Jim Leff said...

Projecting one possible reaction:

Q: So what are you proposing? We turn our backs on curing cancer, and encourage oldsters to die sooner rather than later?

A: My point is that we've spent so long trying, as an obvious greater good, to extend life and fight disease, that we've never had reason to consider the end game of that. It was always so far away! But now that it's not, it's time to pay careful attention to the full implications. I don't see anyone doing so, and that's frightning.

As I once wrote (here: ), it's never wise, when struggling to achieve something difficult, to aim for infinity. Difficult problems at first appear to require infinite effort, but if throttles are kept fully open ad infinitum, you'll likely overshoot, often disastrously. It's the mother of all unintended consequences. It's the reason, for example, that we fail to react to extremism with enlightened moderation rather than with reciprocal extremism.

An excerpt from the post linked just above:

"...a great insight from my yoga teacher, who's observed that students working to achieve a difficult stretch often aim for infinity. That's a big mistake. If you don't aim toward a specific arrival point, you will, over time, wind up overdoing, pushing your body to do things it's not made to do, as you stretch further and further toward infinity like an out-of-control robot."

Jim Leff said...

Some Facebook discussion. A reader notes:

"My brother-in-law (a doctor...) was at a conference where they were demonstrating a procedure performed live on a 90 year old patient... one of the young doctors in the room was overheard saying: "Who the heck would want to live to be 90?"... someone quieted him by saying: "Everybody who's 89..."

I replied:

"For sure. That's why, for eons, we've made life extension and disease countermeasures two of society's paramount struggles.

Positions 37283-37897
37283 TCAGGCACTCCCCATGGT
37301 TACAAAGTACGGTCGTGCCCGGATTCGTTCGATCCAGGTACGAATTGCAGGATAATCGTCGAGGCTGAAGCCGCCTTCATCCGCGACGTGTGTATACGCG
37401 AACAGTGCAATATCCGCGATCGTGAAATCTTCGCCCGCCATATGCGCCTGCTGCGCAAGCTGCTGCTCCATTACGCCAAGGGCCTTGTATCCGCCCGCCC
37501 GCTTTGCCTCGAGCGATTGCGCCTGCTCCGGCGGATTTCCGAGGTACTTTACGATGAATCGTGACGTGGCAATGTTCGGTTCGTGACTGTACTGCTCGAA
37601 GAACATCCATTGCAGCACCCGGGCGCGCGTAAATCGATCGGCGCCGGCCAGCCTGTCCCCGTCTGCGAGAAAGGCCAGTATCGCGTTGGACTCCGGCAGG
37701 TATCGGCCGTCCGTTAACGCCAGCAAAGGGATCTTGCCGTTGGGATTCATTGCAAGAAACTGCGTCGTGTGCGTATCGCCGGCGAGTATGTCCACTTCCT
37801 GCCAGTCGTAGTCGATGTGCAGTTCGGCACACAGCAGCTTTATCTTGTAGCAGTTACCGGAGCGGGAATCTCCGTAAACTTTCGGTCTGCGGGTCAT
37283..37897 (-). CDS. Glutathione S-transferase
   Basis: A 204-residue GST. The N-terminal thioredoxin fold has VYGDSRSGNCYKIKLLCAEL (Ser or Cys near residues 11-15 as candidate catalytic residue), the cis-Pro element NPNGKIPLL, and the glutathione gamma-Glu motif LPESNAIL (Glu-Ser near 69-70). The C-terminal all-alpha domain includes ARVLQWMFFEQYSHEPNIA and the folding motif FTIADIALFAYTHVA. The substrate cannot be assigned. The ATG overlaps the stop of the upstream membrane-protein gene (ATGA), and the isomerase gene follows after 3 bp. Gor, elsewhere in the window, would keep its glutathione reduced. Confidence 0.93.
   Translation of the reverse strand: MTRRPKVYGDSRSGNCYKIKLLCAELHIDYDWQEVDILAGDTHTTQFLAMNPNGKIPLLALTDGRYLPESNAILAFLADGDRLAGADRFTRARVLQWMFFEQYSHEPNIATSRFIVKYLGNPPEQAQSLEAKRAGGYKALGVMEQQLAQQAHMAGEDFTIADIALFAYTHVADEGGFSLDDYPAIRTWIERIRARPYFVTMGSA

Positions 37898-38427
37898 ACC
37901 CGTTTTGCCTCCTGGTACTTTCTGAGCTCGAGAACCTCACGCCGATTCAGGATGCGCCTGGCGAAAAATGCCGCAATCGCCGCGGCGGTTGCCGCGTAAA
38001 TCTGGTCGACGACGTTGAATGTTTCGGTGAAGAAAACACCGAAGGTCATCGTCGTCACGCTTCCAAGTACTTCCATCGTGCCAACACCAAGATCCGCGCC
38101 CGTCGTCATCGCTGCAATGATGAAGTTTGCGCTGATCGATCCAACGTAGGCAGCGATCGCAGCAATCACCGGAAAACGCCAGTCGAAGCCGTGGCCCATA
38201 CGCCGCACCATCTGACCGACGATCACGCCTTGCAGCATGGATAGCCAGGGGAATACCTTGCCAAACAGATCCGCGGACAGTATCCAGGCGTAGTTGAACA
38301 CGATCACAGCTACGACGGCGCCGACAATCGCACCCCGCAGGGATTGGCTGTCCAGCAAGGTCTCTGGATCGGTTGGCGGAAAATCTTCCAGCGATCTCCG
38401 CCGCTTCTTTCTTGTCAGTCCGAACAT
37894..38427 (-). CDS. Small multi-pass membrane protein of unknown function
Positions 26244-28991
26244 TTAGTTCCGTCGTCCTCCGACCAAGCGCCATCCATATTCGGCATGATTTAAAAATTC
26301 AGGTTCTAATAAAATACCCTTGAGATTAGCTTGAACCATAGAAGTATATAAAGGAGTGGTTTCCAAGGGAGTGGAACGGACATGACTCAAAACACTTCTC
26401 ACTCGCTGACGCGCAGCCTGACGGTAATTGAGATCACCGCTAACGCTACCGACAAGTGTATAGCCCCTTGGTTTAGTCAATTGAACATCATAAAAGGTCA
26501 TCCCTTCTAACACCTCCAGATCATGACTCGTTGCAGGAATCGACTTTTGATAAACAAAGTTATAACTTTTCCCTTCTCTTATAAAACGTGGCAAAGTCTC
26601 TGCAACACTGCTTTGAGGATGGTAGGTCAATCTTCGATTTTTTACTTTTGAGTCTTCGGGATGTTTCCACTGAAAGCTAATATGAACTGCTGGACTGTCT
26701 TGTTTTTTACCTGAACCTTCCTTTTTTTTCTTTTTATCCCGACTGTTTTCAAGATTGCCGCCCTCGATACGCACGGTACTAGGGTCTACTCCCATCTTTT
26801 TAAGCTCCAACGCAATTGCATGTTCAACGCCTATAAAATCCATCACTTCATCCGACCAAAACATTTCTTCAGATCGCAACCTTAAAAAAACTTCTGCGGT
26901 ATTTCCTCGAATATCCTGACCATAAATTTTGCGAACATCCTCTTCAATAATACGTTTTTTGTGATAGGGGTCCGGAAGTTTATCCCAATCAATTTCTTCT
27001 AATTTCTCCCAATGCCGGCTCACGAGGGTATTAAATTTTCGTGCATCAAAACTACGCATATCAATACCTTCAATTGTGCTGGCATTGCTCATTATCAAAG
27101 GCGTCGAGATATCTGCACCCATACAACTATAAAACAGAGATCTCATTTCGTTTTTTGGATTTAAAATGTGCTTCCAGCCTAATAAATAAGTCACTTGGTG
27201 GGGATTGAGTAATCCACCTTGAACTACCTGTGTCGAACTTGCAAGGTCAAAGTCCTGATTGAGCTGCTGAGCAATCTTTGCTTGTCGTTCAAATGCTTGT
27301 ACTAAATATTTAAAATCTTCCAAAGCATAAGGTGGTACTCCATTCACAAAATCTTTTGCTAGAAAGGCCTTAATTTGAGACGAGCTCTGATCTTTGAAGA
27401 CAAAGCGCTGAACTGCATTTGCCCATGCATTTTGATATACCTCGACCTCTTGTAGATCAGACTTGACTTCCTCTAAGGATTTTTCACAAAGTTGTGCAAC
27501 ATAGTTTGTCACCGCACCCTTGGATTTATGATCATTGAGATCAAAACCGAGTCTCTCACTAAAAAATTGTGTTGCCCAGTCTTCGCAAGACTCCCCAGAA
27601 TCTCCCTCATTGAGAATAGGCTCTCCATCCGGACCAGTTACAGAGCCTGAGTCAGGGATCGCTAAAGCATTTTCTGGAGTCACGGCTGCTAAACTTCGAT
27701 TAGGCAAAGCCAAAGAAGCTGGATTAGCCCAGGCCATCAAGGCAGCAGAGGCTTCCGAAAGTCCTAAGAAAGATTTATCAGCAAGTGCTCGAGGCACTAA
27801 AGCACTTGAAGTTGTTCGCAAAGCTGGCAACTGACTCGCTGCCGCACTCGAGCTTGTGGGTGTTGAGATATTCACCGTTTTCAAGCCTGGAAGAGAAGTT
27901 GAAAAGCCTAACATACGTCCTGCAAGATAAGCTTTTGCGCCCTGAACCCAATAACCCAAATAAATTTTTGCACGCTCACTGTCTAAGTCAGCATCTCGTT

But the problem with paramount struggles is that it's awfully tough to stick the dismount - i.e. to spot the point where mitigating factors begin to pile up.

I'm not saying everyone needs to jump off a cliff at age XX, nor do I think we need a moratorium on cancer research. I just think we need to open our eyes.

I'd bet good money that, 50 years from now, life extension at the turn of this century will be seen as a much more significant driver of current social problems and unrest than is currently realized. And if we cure cancer, that can of worms will break wide open. It will not be pretty. Cancer's not pretty and death's not pretty, either. But we may be approaching - if not passing - a critical tipping point.

Humans have millennia of experience with illness and aging. We have no experience at all with hordes of 75 year old slackers living in mom's basement and waiting to assume their place in the driver's seat (and 25 and 35 year-olds being utterly superfluous). It will not go well."

Jim Leff said...

Also: I'm 54. This should all happen just in time to help me as I dissolve into dotage. I'll have the brightest life expectancy prospects of any 75 year-old ever.

So If I'm questioning it, then it really merits questioning.